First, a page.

However, things don't get better with the arrival of Jigo, a mercenary monk who tries to play both sides against the middle.  The Emperor has placed a bounty on the Deer God...the great god of the entire forest.  Allegedly, possession of the head grants immortality.  Eboshi is quick to ally herself with Jigo, as it will rid her of the gods, and curry favour with the Emperor, and a little empirical protection will help defend Iron Town from the nearby, raiding shoguns.  It soon falls to San and Ashitaka to try to strike a peace and find a balance between technology and nature.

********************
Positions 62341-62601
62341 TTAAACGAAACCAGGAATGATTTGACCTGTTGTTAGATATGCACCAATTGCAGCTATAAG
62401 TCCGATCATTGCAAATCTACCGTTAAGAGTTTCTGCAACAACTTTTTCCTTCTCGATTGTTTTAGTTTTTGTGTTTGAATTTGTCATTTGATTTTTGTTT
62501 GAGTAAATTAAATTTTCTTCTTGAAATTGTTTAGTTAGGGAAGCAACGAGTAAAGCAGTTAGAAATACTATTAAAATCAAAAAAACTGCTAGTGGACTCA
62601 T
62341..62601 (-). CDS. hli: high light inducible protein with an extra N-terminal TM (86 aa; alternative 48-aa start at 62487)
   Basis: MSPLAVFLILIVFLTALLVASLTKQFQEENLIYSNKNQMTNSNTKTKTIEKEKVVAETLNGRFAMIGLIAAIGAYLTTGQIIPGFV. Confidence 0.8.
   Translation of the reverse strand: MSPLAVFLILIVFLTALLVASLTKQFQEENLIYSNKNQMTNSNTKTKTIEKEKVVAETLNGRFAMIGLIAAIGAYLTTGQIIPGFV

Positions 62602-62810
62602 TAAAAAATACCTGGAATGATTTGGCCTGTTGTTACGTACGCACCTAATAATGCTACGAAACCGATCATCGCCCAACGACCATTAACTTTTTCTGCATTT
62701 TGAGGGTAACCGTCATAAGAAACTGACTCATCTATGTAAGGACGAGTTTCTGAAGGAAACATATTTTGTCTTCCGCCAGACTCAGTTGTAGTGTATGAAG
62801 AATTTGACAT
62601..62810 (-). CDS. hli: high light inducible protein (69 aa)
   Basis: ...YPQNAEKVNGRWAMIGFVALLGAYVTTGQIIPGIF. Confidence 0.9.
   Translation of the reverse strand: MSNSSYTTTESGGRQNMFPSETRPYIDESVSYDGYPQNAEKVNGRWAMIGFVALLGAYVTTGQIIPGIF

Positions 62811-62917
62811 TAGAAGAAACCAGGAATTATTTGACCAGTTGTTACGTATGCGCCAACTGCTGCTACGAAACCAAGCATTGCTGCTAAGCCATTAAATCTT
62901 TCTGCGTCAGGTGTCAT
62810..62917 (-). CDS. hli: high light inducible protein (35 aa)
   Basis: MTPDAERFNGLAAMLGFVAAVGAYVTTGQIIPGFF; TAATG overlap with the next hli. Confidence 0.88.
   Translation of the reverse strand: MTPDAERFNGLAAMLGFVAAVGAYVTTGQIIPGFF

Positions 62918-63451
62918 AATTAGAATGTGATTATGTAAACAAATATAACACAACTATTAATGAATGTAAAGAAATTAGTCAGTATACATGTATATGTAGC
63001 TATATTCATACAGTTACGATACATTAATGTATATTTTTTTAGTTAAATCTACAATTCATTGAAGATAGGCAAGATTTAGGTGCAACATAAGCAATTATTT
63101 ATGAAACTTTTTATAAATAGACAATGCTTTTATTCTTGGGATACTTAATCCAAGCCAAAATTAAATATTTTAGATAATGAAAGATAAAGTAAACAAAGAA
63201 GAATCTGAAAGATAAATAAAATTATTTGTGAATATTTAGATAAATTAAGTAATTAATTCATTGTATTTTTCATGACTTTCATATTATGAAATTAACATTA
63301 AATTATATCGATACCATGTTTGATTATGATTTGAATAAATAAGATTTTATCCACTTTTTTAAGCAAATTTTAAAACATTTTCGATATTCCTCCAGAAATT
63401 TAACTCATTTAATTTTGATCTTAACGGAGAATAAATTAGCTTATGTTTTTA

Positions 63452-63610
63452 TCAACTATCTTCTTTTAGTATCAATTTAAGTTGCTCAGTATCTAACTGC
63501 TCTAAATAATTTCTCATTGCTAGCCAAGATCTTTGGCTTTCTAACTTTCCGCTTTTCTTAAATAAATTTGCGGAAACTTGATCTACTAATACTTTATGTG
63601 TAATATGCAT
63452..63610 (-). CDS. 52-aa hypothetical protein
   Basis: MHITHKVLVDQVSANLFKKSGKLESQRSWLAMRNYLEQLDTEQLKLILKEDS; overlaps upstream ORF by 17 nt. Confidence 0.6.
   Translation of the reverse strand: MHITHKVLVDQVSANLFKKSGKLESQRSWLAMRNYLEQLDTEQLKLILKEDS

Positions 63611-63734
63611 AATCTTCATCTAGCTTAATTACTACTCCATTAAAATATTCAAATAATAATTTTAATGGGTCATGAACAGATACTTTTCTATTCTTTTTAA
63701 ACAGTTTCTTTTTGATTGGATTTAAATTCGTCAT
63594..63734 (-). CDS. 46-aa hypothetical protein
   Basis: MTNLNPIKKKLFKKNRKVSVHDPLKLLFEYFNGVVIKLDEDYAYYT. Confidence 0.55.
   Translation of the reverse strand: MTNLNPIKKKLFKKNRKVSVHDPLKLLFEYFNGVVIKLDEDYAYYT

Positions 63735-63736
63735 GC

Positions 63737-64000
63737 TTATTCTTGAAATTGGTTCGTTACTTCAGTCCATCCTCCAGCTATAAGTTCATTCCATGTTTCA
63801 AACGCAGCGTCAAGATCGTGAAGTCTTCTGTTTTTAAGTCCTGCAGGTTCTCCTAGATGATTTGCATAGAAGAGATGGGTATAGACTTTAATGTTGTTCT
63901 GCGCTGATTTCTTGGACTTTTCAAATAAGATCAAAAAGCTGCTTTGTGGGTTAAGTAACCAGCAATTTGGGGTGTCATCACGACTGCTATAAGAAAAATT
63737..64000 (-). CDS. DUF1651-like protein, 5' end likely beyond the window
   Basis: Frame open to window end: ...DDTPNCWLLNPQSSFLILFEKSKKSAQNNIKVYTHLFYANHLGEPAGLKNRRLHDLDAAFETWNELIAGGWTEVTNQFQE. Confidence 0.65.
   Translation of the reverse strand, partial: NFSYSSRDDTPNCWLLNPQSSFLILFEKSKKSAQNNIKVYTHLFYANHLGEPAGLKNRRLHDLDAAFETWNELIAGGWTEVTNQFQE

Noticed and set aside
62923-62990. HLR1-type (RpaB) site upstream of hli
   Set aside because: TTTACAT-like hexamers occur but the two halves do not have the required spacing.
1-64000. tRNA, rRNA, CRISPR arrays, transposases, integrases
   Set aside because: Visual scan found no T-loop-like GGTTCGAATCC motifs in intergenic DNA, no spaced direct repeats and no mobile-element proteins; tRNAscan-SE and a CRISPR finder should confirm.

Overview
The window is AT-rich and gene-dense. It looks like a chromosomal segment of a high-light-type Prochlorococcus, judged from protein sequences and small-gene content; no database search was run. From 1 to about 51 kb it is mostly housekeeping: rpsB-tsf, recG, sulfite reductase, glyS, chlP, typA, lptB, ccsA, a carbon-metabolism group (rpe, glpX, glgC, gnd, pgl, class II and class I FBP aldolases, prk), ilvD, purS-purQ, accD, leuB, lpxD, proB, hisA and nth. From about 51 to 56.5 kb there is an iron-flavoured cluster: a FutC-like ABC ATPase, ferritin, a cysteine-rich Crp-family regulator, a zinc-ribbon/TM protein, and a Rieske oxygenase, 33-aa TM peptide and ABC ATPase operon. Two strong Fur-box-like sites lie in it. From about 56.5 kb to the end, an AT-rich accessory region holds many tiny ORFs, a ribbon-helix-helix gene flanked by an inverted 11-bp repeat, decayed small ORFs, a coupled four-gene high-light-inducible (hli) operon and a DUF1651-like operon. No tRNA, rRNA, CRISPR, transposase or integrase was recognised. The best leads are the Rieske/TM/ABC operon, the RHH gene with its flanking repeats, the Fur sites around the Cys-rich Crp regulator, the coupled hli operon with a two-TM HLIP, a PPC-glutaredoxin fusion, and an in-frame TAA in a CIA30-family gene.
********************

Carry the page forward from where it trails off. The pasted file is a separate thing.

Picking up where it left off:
I'm glad I upgraded to Blu-Ray, because man, does it look nice in HD.  I still amaze at the rich, dense mythology that Miyazaki created for this film.  I've seen it dozens of times over the past 15 years, and I still grapple with it.  And in this day and age, it's good to see an environmental tale where there are no clear-cut heroes and villains.  And I still deeply adore that Joe Hisashi score. 

And one last thing before I go.  I had no clearer "Yup, I'm in Japan" moment than when I came home from work one night and there it was on TV.  Just the plain ol' Saturday night movie.  Wild.